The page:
Section 227.78 concerns the consent that manufacturers must obtain, or steps that they must take absent such consent, to collect information from operators of autonomous vehicles and to use that information. The section is drawn from authority granted by California Vehicle Code Section 38750(h) which directs manufacturers to provide a “written disclosure to the purchaser of an autonomous vehicle that describes what information is collected by the autonomous technology equipped on the vehicle.” As written, the section is problematic.

In general, the Department should defer to federal and state privacy regulators (including primarily the Federal Trade Commission (“FTC”) and the California Attorney General’s Office). While there is merit in an expert agency offering guidance to suggest how general privacy regulations might apply to situations within its purview, there is little benefit in the Department itself drafting specific privacy regulations or supplanting expert agencies in enforcing privacy rules.

We recommend that, whatever specific language the Department adopts, it clarify that the language is intended to offer its advice regarding the application of existing and generally applicable privacy regulations and consumer protection laws to autonomous vehicles, rather than to offer specific regulatory obligations.

Further, whether the Department adopts privacy language as guidance or regulation, we recommend that it conform its privacy language as closely as possible to the existing “notice and consent” privacy framework that guides the FTC and the California Attorney General.[9]

Bringing the Department’s proposed language into conformity with the prevailing federal and state frameworks requires, in particular, rethinking the underlying assumptions concerning the relevance of collection versus use of data and of the sensitivity of data.

Generally speaking, data restrictions—such as those contemplated in the draft regulations—should target harmful uses of information, rather than mere possession or collection, and privacy rules should regulate information flows only as necessary to protect against harmful uses of information. Because the vast majority of data uses tend to be positive, people are unlikely to be harmed by the mere collection of information. Moreover, it is not always clear what data could be used for harmful purposes, or when beneficial uses might outweigh potential harms. And, at the same time, some of the most consumer-protective uses of data require largely frictionless collection and sharing of broad bases of information.

Businesses, consumers and society generally stand to benefit immensely from both current and as-yet unidentified data flows. Thus, consumers are likely better off on net when the collection of data from them in voluntary transactions remains generally unencumbered; rather than requiring repeated consumer affirmations, the better way to protect consumers is generally to require (i) general disclosure as to what data is being collected that consumers might not expect to be collected, (ii) that users may opt-out in certain circumstances, and (iii) that affirmative action by the consumer be required only when the potential harm is great enough to outweigh the benefits.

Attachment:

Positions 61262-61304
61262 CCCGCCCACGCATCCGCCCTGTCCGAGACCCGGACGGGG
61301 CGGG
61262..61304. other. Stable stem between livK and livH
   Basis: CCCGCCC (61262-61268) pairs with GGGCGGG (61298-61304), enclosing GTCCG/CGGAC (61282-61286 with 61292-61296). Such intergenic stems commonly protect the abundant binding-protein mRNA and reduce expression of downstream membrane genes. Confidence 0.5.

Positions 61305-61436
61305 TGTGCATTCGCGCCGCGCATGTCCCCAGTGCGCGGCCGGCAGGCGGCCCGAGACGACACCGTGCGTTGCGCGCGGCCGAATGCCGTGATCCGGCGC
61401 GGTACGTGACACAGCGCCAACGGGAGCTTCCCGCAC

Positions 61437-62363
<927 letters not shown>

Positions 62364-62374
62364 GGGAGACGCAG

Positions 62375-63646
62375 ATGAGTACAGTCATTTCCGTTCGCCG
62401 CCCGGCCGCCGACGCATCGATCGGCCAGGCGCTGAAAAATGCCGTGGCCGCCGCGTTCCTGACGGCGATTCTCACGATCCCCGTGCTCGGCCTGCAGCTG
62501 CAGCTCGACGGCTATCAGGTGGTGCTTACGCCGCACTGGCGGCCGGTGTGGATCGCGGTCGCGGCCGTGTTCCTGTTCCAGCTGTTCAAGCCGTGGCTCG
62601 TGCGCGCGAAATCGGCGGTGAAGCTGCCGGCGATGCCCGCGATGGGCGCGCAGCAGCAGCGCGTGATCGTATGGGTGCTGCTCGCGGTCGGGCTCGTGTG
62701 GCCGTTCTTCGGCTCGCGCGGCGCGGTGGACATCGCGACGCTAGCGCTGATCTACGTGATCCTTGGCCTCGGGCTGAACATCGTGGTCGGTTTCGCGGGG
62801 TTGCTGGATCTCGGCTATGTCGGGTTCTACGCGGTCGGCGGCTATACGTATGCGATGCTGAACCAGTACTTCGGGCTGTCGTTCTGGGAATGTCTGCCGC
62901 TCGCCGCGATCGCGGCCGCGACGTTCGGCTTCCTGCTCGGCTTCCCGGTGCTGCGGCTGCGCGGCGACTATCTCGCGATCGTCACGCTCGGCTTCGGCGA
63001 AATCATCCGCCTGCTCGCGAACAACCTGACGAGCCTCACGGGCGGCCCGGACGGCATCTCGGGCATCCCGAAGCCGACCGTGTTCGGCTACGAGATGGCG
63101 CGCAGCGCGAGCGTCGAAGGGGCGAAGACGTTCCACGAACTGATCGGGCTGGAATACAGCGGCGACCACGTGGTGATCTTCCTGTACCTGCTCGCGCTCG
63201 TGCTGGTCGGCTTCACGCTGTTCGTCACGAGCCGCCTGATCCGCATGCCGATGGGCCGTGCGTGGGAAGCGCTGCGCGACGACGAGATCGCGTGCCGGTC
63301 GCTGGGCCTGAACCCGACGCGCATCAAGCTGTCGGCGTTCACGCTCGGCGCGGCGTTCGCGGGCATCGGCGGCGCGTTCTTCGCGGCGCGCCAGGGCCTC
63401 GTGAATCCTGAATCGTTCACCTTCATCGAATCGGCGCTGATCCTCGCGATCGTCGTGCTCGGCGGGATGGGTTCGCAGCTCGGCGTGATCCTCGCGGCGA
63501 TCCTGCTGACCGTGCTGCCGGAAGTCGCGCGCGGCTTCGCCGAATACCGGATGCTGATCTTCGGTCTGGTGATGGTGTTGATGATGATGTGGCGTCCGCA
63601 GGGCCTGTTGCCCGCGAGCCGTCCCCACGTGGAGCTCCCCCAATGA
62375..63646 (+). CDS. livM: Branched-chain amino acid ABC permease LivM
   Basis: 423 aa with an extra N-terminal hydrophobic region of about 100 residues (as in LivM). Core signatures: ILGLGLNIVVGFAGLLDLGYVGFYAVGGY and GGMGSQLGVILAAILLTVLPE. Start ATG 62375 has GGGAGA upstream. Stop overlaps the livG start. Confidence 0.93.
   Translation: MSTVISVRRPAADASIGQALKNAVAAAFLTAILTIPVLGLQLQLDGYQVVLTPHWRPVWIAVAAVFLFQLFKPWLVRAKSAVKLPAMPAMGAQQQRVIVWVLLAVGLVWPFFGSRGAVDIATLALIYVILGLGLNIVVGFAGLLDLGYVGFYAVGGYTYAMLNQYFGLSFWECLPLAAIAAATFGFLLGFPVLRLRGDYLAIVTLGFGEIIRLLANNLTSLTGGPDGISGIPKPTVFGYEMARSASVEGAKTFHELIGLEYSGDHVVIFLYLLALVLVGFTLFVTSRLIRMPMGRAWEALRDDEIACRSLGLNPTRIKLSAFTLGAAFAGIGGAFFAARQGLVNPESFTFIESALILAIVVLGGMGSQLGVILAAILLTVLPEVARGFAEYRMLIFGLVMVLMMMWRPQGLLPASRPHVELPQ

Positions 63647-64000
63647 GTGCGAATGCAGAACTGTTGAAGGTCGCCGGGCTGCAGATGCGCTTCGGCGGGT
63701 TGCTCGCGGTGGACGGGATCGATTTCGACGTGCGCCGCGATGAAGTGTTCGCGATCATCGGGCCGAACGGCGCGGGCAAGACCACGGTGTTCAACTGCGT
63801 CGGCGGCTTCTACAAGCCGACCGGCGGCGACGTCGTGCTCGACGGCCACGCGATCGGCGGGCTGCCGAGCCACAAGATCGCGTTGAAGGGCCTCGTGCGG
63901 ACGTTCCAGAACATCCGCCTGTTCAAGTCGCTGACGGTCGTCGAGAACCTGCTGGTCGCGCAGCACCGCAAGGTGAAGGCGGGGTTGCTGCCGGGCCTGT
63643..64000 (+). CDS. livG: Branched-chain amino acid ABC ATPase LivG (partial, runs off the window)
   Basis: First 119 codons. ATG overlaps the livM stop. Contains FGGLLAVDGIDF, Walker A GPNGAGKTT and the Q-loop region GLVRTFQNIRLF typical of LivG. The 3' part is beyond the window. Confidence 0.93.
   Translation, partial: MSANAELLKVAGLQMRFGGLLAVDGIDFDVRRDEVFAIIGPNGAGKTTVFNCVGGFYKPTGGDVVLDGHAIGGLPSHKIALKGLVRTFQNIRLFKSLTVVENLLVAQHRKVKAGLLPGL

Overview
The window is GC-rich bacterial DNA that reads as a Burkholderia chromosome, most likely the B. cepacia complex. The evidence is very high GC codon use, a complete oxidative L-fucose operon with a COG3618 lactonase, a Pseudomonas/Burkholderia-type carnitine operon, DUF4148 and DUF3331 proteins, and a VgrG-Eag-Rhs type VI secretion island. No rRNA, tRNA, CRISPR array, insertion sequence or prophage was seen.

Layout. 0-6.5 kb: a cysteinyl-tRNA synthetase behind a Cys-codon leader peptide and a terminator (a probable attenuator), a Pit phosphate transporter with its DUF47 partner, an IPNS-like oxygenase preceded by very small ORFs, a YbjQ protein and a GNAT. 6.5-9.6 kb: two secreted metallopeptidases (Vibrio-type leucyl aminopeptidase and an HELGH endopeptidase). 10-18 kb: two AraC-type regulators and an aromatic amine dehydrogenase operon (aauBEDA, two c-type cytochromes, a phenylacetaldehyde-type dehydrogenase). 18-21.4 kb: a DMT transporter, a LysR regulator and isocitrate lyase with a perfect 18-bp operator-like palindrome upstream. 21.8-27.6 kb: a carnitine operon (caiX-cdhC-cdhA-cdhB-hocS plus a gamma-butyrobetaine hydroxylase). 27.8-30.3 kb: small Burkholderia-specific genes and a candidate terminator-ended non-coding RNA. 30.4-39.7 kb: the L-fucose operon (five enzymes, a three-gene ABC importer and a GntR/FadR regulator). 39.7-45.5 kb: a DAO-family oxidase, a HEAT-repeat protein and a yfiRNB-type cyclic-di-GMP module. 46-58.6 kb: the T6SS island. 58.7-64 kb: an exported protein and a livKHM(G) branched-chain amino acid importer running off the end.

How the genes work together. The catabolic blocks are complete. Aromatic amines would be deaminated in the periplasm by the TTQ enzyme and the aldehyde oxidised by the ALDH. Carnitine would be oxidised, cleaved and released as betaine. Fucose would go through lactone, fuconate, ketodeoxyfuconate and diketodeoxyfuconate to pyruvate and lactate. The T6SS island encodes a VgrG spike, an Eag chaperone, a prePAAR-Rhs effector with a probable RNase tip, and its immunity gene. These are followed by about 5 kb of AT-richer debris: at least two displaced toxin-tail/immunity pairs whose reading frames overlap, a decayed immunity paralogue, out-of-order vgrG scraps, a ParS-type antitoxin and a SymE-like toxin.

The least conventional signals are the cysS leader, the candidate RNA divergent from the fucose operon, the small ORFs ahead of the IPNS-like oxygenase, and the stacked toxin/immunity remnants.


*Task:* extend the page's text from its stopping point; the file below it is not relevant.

A system requiring repeated disclosures and repeated affirmative express consent by users would needlessly burden the evolving collection and use of valuable information without obvious corresponding benefit. Not only would it deter experimentation and innovation in data collection and use (and thus product design and development), but, as a function of human psychology, it would unnecessarily dull the seriousness with which consumers take such updates and operate to exclude many consumers from the benefits of technological progress—particularly relatively poorer, and less-technology-literate, citizens. For these reasons, the draft regulations should be amended to more appropriately balance the potential harms and benefits of the collection and use of consumer data.

We propose that the DMV embrace the framework for determining notice, consent, and disaffirmation that is currently employed by the Federal Trade Commission. Its basic supposition is that consent should be required only where it cannot be inferred from the nature of the transaction itself, and, generally, only when sensitive and personally identifiable data is involved.

The FTC recommends that “companies do not need to provide choice before collecting and using consumer data for practices that are consistent with the context of the transaction or the company’s relationship with the consumer.” In addition, notice and choice is not required for “(1) product and service fulfillment; (2) internal operations; (3) fraud prevention; (4) legal compliance and public purpose; and (5) first-party marketing.” The focus of the current draft rules on the distinction between data “necessary for the safe operation of the vehicle” and data “not necessary” for such purpose is a useful starting point for determining when consumer assent to data collection and use should be inferred. But, as noted above, there is a range of other situations where consent should be inferred, as well: essentially, where data is used internally (as opposed to being shared with third parties).